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Mandatory versus voluntary approaches to food safety

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  • Kathleen Segerson

    (Department of Economics, University of Connecticut, Storrs, CT 06269-1063)

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    Abstract

    Food safety policy is currently based on a combination of voluntary measures undertaken by producers and regulatory measures imposed, for example, by the US Department of Agriculture and the Food and Drug Administration (e.g., mandatory HACCP systems). This article addresses the question of whether reliance on voluntary approaches is likely to lead to adequate consumer protection. Drawing on recent literature on the choice between voluntary and mandatory approach to environmental protection and standard models of product liability, the article develops an analytical framework to determine the conditions under which firms are likely to invest in food safety voluntarily. The results suggest that for goods for which consumers can readily detect safety characteristics, market forces can create incentives for voluntary provision of safety. However, for goods for which consumers cannot readily detect food risks, market forces are not likely to be sufficient to afford adequate protection. Even in such a context, however, direct government regulation is not always necessary. The threat of the imposition of mandatory controls (possibly coupled with financial inducements for undertaking voluntary approaches) may provide firms with sufficient incentives to invest in food safety in an effort to avoid those controls. However, if firms do not respond, regulators must be prepared to follow through on their threats and impose a regulatory system of protection. © 1999 John Wiley & Sons, Inc.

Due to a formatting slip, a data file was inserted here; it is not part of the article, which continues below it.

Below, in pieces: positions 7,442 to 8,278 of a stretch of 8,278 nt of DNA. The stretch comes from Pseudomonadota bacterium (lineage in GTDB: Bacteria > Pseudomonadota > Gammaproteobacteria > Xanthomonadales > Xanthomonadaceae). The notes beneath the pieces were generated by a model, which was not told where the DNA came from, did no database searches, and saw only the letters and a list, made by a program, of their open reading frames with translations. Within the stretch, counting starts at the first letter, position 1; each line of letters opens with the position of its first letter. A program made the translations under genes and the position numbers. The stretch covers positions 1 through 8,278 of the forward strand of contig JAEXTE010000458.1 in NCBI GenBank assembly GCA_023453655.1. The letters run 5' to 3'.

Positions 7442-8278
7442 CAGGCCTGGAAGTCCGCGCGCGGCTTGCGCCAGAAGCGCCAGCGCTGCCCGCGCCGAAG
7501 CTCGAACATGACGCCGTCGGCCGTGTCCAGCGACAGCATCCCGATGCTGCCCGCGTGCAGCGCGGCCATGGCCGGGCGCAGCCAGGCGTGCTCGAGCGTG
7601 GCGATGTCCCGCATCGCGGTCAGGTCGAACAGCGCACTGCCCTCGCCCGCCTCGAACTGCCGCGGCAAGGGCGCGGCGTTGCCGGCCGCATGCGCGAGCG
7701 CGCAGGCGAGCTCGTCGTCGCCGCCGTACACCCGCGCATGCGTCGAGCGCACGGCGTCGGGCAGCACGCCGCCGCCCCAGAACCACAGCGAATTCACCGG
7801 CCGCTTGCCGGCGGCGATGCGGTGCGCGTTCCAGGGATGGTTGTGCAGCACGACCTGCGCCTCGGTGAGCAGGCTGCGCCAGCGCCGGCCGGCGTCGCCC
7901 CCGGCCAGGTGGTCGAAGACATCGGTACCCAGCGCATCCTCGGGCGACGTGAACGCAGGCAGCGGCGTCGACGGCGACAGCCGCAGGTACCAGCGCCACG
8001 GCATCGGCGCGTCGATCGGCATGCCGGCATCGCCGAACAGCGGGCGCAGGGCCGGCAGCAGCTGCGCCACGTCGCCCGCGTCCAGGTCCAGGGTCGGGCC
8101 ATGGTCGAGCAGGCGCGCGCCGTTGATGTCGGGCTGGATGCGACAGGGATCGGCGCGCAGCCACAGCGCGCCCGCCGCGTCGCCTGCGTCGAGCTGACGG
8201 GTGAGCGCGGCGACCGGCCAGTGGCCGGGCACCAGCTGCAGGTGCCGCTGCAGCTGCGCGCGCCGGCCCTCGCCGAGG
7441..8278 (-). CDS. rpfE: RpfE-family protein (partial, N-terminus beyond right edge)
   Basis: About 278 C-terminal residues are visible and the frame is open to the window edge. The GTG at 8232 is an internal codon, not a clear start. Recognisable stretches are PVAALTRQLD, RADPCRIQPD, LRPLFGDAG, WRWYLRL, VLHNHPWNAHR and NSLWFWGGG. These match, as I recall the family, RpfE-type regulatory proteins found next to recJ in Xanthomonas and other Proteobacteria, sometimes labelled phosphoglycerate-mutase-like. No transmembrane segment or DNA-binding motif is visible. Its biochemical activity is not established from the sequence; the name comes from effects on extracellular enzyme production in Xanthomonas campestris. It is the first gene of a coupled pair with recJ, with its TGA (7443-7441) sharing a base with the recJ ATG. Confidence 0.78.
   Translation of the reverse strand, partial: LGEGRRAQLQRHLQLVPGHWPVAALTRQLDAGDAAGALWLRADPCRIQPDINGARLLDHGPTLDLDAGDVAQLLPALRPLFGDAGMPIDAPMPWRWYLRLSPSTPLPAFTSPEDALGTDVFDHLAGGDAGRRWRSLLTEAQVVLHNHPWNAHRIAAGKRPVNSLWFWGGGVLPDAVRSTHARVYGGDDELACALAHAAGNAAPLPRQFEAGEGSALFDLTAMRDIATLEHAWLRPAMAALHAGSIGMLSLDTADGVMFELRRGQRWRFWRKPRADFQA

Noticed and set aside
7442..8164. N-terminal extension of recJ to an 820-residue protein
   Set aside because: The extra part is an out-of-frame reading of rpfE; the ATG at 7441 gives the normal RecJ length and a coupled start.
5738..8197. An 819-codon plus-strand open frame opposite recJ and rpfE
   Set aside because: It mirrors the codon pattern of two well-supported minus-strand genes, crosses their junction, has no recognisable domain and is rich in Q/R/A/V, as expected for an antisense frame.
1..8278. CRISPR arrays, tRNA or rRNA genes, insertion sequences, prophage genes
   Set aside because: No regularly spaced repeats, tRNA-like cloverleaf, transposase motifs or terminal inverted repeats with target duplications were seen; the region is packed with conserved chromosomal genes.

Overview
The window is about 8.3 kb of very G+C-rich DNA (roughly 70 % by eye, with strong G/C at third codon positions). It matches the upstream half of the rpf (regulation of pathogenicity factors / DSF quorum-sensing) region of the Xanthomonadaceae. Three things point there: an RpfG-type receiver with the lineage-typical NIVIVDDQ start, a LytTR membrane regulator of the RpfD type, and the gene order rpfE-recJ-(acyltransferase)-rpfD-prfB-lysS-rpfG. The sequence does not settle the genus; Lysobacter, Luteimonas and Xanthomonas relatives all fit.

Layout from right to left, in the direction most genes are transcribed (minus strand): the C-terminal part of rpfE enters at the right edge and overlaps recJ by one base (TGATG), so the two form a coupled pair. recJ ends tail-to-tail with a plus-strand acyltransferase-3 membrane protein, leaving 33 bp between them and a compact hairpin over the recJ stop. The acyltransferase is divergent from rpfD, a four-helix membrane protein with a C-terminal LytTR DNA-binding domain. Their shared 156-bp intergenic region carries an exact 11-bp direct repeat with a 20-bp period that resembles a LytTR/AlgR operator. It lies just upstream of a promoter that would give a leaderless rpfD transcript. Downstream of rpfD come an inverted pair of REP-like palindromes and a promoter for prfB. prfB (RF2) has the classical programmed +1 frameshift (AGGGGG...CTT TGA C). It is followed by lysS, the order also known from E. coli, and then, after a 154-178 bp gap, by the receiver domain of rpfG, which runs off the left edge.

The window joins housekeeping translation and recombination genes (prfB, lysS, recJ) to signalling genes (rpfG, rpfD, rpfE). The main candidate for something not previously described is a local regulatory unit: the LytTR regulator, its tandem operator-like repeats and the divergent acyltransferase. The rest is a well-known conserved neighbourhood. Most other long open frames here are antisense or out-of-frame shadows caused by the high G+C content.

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    Bibliographic Info

    Article provided by John Wiley & Sons, Ltd. in its journal Agribusiness.

    Volume (Year): 15 (1999)
    Issue (Month): 1 ()
    Pages: 53-70

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    Handle: RePEc:wly:agribz:v:15:y:1999:i:1:p:53-70